Gardner Intelligence Blog

Uncertainty Ahead for Durable Goods New Orders

New orders for real durable goods totaled $225,927 million in January, which was down 3.7% from one year ago. Additionally, this was the sixth-straight month of contraction and the 11th month of contraction out of the last 12. Although, the rate of contraction was somewhat slower than the previous 10 months.

The result was that the annual rate of change contracted 4.4%, moving at a faster rate of contraction for the sixth-straight month. This was the fastest rate of annual contraction since June 2016. However, based on accelerating growth in consumer spending on durable goods, durable goods orders should bottom out soon. Additionally, the trend in the 10-year Treasury rate is supportive of a bottom in durable goods new orders.

Special Consideration of COVID-19 “the Coronavirus” on Manufacturing:

Gardner Intelligence: Business Index 51.1

Durable Goods Spending Growth Strong for Second Month

In January, real consumer durable goods spending reached an all-time high. The month-over-month rate of growth for durable goods spending was 7.3%, which was the third month in the last five with growth faster than the historic average rate of 5.6%. 

The annual rate of growth accelerated for the second month in a row to 5.1%. This was the fastest rate of growth since March 2019. Because the real 10-year Treasury rate declined in 2019, and because of the acceleration in quarterly growth, there should be further accelerating growth in the first quarter of 2020. A further decline in the 10-year rate, which as of this writing is near 1%, could increase durable goods spending even more. However, economic concerns may cause a reduction in consumer spending.

Income Growth Slowest Since November 2017

In January, real disposable income was $15,154 billion, which was an all-time high as is usually the case for real disposable income. After one month below 2%, the one month rate of growth jumped back up to 2.2%. This rate of growth in income is fairly slow and well below the historical average growth rate of 3.1%.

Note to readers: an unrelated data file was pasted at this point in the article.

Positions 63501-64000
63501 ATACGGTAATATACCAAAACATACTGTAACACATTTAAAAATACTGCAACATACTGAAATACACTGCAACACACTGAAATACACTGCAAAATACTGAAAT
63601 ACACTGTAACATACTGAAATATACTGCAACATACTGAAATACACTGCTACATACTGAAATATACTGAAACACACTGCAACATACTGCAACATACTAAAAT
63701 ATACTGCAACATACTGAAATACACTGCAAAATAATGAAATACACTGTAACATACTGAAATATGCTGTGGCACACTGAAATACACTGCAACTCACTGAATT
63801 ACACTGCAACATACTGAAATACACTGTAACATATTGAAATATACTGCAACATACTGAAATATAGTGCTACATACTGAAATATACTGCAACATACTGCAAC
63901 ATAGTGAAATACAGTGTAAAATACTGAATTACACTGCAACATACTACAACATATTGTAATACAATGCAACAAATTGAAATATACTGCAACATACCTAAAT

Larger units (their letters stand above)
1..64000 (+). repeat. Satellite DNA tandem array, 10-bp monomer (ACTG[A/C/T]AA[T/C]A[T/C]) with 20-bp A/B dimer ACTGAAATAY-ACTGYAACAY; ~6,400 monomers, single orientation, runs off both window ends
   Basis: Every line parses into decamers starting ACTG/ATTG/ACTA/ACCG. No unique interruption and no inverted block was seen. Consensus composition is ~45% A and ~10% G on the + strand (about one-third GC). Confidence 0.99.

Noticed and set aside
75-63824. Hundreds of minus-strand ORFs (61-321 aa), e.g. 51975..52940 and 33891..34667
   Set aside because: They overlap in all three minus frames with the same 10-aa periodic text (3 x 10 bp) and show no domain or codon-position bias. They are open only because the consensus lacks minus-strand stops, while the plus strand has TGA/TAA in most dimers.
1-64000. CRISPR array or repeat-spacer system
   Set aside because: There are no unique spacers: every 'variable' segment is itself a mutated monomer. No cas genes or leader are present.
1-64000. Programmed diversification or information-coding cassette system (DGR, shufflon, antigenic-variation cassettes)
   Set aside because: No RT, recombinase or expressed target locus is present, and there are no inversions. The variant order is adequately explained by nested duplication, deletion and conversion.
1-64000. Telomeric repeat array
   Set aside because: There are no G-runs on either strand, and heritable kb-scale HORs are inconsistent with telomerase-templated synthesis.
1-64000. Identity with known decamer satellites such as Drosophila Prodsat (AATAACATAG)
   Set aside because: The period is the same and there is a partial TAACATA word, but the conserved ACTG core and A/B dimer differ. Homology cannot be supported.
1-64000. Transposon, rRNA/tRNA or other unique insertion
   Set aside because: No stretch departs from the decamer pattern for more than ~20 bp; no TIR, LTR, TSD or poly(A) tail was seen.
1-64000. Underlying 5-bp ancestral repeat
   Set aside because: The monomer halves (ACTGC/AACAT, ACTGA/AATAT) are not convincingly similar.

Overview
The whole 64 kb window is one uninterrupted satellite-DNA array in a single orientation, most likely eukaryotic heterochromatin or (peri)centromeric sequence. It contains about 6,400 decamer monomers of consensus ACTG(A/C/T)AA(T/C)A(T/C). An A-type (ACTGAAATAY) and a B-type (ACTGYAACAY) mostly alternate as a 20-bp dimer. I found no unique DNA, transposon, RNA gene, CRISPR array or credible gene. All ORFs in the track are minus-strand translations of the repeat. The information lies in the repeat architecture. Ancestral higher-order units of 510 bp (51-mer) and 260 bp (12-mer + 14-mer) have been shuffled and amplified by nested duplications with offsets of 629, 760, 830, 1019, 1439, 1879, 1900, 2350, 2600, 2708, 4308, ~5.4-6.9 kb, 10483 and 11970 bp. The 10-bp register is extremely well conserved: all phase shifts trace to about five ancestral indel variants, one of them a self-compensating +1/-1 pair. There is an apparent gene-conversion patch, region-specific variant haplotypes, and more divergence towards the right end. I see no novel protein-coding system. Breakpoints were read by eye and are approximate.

The annual rate of growth decelerated to 2.8%, falling below 3% for the second month in a row. Also, it was down from its peak rate of growth of 4.0% in December 2018 and the slowest rate of growth since November 2017. Based on the one-month and three-month rates of change, the annual rate of growth will continue to decelerate in early 2020, perhaps slowing to 2.0-2.2%. If so, that would be the slowest rate of income growth since the spring of 2017.

Cutting Tool Orders Possibly Turning Up

In December 2019, real cutting tool orders were $188.0 million,  the lowest level for cutting tool orders since December 2017. Compared with one year ago, cutting tool orders contracted -2.6%, which marked the 10th consecutive month of month-over-month contraction. However, this was the slowest rate of month-over-month contraction since April 2019. The annual rate of change contracted at an accelerating rate for the third month. 

The GBI: Metalworking is a good leading indicator of cutting tool orders and leads cutting tool orders by seven-to-10 months. The annual rate of change in the Index has contracted for 11 straight months, clearly indicating that the annual rate of contraction in cutting tool orders will continue to accelerate. However, the GBI rate of change does appear to be in the initial stages of a turn. If it bottoms in the first quarter of 2020, then it would be expected that the rate of change in cutting tool orders would bottom around the summer of 2020.


Top Shops

‘Top Shops’ is a benchmarking and recognition program designed to help shops build their business.

World Machine Tool Survey

An independent annual survey that collects statistics from machine tool consuming and producing countries and compares them in real U.S. dollars.

Capital Spending Survey

An annual survey that collects statistics regarding budgeted spending on machine tools, testing equipment, software and more.

Gardner Business Index

A diffusion index measuring month-to-month changes in activity at durable goods and discrete parts manufacturing facilities.